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Information International’s Founder and Managing Partner, Jawad Adra, opened the session by raising the following remarks:

In Lebanon, there does not seem to be a logical relationship between causes and effects. For instance, those who are challenging the salary scale today did not object to the increase in school tuition fees or to the high cost of living. Besides, one cannot speak of public education subsidies as long as scholarships are being paid to public school teachers to enroll their children in private schools and universities.

Mr. Adra explained that emigration is the result of a certain social and economic system and emphasized that the staunchest opponents of taxation are unfortunately the people who already have money, for they view taxes as an absolute evil.

Mr. Amin Saleh, former President of the Lebanese Association of Certified Accountants and former head of the Office of the Accountant-General at the Ministry of Finance depicted the reality of public salaries, which, in his view, have been accorded little, if any government attention since the end of the Civil War (See pages 20 and 21). Saleh added that state spending between 1993 and 2010 stood at LBP 154,533 billion of which 32% or LBP 49,645 billion was assigned to salaries and pensions. In 2010, the salary scale accounted for 25.3% of budgetary spending down from 46% in 1993, which warrants the eligibility of the calls for the salary scale approval.

Saleh believed that the salary scale can be approved without the need for additional taxes, suggesting strict collection of the state’s funds and neglected rights, particularly those derived from public coastal properties and from the Casino, the Lottery the airport and the maritime port. He also called for reforms in the tax system noting that withholding taxes accounted for 10% of Lebanon’s GDP compared to 43% in France.

Noteworthy was the oral intervention of Mr. Adnan Bourji, head of the Basic Education Association and member of the Union Coordination Committee who stated that the activism on May 14, 2014 has paved the way for a large-scale popular movement that transcended sectarian and regional boundaries and unveiled the profound financial needs of employees and the country’s need for reforms at all levels.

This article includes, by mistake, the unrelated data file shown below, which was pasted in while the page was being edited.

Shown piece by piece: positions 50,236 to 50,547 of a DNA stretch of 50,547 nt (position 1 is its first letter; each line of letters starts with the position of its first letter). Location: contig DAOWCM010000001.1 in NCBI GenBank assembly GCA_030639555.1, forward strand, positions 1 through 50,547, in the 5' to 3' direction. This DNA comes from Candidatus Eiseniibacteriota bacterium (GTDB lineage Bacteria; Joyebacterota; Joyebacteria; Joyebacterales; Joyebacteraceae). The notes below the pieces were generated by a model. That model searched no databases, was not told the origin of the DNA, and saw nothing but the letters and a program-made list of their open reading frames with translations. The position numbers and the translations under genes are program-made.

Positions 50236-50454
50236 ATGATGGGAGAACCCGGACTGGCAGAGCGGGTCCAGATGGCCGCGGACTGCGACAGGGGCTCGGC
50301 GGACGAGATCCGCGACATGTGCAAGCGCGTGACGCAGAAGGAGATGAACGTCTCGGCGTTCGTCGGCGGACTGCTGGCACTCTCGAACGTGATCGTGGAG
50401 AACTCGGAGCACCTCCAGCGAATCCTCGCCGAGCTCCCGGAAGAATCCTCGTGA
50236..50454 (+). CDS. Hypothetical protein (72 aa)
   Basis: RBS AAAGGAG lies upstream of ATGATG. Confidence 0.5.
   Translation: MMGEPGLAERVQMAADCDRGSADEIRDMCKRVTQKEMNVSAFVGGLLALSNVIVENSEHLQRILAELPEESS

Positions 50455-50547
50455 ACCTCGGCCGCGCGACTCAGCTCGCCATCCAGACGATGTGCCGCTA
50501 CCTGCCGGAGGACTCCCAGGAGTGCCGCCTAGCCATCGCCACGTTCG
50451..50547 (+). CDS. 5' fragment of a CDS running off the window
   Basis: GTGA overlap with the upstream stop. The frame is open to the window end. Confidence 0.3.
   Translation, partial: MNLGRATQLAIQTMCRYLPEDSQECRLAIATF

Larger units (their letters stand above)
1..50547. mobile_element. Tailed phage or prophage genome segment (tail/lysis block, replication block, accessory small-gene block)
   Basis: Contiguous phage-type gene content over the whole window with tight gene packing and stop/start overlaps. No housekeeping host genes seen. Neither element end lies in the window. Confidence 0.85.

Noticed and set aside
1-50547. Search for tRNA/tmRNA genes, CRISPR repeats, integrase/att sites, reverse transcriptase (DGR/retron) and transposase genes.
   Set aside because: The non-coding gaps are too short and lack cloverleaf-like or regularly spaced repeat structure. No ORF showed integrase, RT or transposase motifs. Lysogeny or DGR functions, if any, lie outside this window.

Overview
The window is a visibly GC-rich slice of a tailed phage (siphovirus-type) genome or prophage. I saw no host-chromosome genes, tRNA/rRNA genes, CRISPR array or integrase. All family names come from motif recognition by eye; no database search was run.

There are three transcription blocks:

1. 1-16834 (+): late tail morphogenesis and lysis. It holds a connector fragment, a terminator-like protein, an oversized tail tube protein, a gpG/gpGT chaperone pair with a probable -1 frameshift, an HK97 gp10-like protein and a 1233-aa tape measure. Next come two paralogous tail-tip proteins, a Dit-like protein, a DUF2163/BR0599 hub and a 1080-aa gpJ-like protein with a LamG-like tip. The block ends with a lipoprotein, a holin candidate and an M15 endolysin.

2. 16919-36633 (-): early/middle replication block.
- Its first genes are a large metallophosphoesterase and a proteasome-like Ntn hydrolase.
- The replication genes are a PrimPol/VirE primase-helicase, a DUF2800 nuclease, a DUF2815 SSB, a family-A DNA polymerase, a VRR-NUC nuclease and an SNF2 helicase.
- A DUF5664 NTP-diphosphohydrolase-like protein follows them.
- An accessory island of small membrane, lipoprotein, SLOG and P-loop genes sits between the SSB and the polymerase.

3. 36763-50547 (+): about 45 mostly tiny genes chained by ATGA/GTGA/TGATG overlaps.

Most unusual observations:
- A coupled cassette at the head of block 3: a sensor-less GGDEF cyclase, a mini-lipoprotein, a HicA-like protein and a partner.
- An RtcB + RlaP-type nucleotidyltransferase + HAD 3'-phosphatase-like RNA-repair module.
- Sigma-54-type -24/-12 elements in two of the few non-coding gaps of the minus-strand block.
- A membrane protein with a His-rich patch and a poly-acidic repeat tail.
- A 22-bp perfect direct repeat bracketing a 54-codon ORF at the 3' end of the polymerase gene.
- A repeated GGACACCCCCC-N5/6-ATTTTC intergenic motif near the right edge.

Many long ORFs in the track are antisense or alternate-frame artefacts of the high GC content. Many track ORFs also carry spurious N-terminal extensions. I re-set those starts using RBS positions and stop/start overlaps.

Bourji highlighted that salaries evolved at a normal pace from 1960 to 1983, pointing out that the chaos began in 1983. Later from 1997 until the present day, salaries have been frozen. He talked about the approval of Law no. 709 in 1998, which calculated pensions on the basis of 85% rather than 100% of the salary thus violating the contract terms pursuant to which employees entered into state jobs. For example, retirement deductions paid by employees on the basis of an LBP 500,000 salary, entitle them to receive an amount of LBP 398 million after 40 years in service, but this is not being applied and it constitutes a violation of the rights of retirees. Furthermore, the family allowance has been fixated since 1997 on the basis of LBP 300,000 (including LBP 60,000 per wife and LBP 33,000 per child) while we should pay all minimum wage taxes on the basis of LBP 675,000.

“Regarding the State Employees Cooperative, everybody knows that we cannot be admitted to any hospital as was previously the case, let alone that we have to wait 6 months to receive only 50% of our medication’s bill. If our doctor’s bill amounted to LBP 150,000, we would be entitled to no more than LBP 25,000” added Bourji

These factors, among others, have lead to the explosion, not to mention the inflation that erupted in 1996 and has been on the rise since. By the end of 2011, inflation rates amounted to 121%, leading judges and university professors to claim and receive a 121% wage hike. This has widened the gap between the salaries of secondary teachers and those of university professors, noting that the discrepancy did not exceed 3 to 4 years previously. Today, the difference has grown to 52 grades, which is tantamount to 104 years in service.

Bourji attributed the problem to the philosophy that has been adopted since 1993 wondering whether anything will be left from Lebanon’s welfare and fearing that the future trends will be focused on harnessing the state institutions for the benefit of the vicious capital, which has pushed public debt up to USD 65 billion and the ensuing interest to LBP 6.5 billion annually. The governments that succeeded to power have all denied and overlooked the provision dictating an annual wage increase in Law no. 717.

Actuary Ibrahim Mhanna who championed the cause of employees viewed that the problem resides in surplus labor especially among teachers and in the military.

In his speech, former Minister of Labor Charbel Nahhas lashed out at the political class and the former Prime Minister accusing them of manipulating the rights of employees.

Head of the Consultative Council for Studies and Documentation, Abdul Halim Fadlallah, underlined the role of the Union Coordination Committee in advocating the rights of employees, while 18 propositions were submitted by Dr. Mohammad Saleh for the funding of the salary scale after the elimination or reduction of a number of indemnities and prerogatives.

The success of the discussion was also fueled by insightful input from Dr. Mohammad Moghrabi and lawyer Bouchra Khalil. 



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